DIRECTORATE OF INTELLIGENCE
thailand; the present political phase
APPROVED FOR RELEASE
DATE: NOV ,
THAILAND: THE PRESENT POLITICAL PHASE
Thailand isow phase of itsUfa. Aften ten years of rule by martial law, the military leadership ia moving to legitimize its rule. ew constitution has been promulgated as the first step in this process, but the document virtually ensures that there will be no major changes, at least in the near future, in the way Thailand is governed.
The constitution does provide for the firstelections inecade. Although the elections are now less than five months away, the government so far has done little to organise itself for them. Opposition forces are also divided and rfeak, but they may prove strong enough to deny thelear-cut majority in the lower house. Whatever the outcome, the present leaders willto rule Thailand after the elections and. at least for the short term, there is not likely to be any important change in Thai domestic and foreign policies.
Thereimelessness about modern Thai politics that is as comforting as it may be misleading. On the surface, nothing important seems to change. Forears, Thailand has been ruledight coterie ofofficers. In order to run the country, the military hasrofitable alliance with civilian politicians and bureaucrats, with whom it joined2 to bring down themonarchy* The civilians have exercised considerable influence, but the relationship has always been fundamentally one-sided. With the exceptionew short periods, the militaryhas called the tunc
Autocratic without being despotic, conservative without being reactionary, the rulinghas brought ashare of economic progress and social change to Thailand.inimum of serious it has guided the country through factional strife andoccupation, changes inand the inevitableof an evolving social system.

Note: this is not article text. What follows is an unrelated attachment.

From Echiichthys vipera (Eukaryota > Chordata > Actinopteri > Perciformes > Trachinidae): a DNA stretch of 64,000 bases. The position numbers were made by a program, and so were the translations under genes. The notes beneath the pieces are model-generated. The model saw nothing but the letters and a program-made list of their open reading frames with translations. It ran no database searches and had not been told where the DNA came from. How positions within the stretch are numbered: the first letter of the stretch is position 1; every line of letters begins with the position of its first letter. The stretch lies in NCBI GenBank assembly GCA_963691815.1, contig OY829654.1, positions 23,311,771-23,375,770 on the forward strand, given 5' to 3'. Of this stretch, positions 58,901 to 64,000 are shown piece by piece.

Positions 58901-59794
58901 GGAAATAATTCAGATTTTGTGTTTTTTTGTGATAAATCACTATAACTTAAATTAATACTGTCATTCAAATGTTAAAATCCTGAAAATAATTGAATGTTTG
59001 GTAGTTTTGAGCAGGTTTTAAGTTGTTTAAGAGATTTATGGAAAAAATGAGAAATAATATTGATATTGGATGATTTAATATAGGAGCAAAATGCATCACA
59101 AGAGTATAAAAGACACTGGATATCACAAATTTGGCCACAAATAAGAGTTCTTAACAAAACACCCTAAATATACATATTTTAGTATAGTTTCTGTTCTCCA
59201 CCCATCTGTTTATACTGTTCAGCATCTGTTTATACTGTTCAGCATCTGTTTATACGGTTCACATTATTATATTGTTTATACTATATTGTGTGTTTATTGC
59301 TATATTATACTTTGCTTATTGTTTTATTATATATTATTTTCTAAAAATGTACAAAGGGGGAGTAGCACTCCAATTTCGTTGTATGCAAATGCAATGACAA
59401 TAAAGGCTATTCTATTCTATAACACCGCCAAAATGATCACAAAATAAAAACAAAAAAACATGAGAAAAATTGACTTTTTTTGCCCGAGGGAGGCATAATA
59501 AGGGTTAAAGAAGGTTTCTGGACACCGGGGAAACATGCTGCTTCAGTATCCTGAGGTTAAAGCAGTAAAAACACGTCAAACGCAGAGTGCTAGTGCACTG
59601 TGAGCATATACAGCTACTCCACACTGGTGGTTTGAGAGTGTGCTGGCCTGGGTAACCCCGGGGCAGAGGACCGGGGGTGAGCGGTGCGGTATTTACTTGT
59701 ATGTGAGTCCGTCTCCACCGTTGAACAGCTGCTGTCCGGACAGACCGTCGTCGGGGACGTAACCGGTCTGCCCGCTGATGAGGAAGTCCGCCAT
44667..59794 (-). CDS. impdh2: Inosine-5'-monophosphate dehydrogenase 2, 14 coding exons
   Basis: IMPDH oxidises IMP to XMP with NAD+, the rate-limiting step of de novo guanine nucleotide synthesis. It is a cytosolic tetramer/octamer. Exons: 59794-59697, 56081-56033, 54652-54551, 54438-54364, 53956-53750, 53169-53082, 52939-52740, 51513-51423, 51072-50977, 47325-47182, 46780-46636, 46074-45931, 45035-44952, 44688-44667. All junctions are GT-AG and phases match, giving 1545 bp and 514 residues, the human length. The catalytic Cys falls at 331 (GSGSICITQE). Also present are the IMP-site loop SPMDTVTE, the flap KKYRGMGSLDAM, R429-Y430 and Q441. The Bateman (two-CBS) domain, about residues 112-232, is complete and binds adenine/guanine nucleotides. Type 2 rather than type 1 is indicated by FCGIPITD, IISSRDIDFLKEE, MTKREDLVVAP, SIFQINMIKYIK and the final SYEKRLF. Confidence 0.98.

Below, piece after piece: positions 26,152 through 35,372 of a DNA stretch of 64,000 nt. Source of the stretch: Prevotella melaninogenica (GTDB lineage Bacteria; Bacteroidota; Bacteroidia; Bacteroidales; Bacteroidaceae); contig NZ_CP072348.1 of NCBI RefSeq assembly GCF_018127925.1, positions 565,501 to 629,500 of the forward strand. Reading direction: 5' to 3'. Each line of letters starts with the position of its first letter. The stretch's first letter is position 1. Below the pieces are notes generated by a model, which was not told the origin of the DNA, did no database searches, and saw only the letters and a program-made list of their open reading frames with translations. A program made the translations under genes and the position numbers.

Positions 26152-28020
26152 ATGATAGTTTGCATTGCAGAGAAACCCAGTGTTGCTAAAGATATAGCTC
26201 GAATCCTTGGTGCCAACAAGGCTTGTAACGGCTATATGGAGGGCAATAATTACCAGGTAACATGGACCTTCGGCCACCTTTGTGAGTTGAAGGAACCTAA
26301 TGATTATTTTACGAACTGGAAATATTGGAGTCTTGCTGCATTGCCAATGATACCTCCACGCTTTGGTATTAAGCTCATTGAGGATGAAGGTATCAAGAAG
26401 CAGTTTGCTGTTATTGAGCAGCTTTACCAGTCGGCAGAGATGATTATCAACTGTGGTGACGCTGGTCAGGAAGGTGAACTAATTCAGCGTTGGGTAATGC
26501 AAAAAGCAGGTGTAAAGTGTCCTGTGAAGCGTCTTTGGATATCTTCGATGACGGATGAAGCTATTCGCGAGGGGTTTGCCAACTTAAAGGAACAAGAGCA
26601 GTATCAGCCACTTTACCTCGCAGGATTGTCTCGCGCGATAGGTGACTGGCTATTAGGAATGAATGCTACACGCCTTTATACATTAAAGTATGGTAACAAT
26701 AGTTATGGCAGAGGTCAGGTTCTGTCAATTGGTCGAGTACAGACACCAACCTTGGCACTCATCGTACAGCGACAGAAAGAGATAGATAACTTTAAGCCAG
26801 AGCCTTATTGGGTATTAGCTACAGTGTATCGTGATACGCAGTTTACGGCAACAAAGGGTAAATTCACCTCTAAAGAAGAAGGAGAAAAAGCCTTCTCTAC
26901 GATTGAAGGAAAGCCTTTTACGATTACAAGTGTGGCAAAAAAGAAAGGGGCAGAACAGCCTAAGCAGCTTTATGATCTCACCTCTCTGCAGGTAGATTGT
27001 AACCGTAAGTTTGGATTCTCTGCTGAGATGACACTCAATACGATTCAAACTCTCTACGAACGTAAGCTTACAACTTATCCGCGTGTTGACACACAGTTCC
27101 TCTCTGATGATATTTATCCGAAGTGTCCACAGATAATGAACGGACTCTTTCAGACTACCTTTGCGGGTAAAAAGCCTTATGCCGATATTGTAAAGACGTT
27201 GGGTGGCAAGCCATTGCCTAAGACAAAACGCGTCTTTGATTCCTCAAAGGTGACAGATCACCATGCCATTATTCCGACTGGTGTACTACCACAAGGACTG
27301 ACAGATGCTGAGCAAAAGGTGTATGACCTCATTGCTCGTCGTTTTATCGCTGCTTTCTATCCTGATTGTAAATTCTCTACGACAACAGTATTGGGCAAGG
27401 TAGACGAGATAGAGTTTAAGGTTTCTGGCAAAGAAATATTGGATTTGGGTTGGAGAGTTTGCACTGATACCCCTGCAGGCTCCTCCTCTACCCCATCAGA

The promulgation onuneew and long-delayedappears to haveew phase ratherew era in rhai political life. Thewas the product of five years of gentle agitation by elements in the establishment, and the realization on the part of
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more enlightened militarythat after ten years of "martial law" the regime needed to legitimize its rule, it was not meant, nor has itharp departure from past practice* On the contrary. Thailand has hadachthe rules of the game only until new players appeared, new sides were chosen, and new rules were needed. Although nine years in the writing, there is little in the present document that distinguishes it greatly from its predecessors.
A crazy quilt of parliamentary and presidential systems, theof Prime Minister Thanom is designed to perpetuate the rule of the military-civilian It virtually ensures that the present leaders will be in power for the foreseeable The document providestrong executive appointed by the King on the advice of thehouse of the legislature, or Senate. To complete the tight circle, the Senate is appointed by the executive (with the King's blessing). The Senate was chosen shortly after promulgation and, although the body's presidentivilian,uteats are filled by military officers.
Almost all of the newheld seats in the oldassembly, whose loyalty to the government was amplyduring the nine years it spentew Any doubt about theor political complexion of the Senate, moreover, isby the presence ofprominent generals, includ-
ing Saiyud, who is in charge of the counterinsurgency effort; Kriangsak, from the supremeheadquarters; and, perhaps most revealing of all, General Samran, commander of the'First Army, whose troops control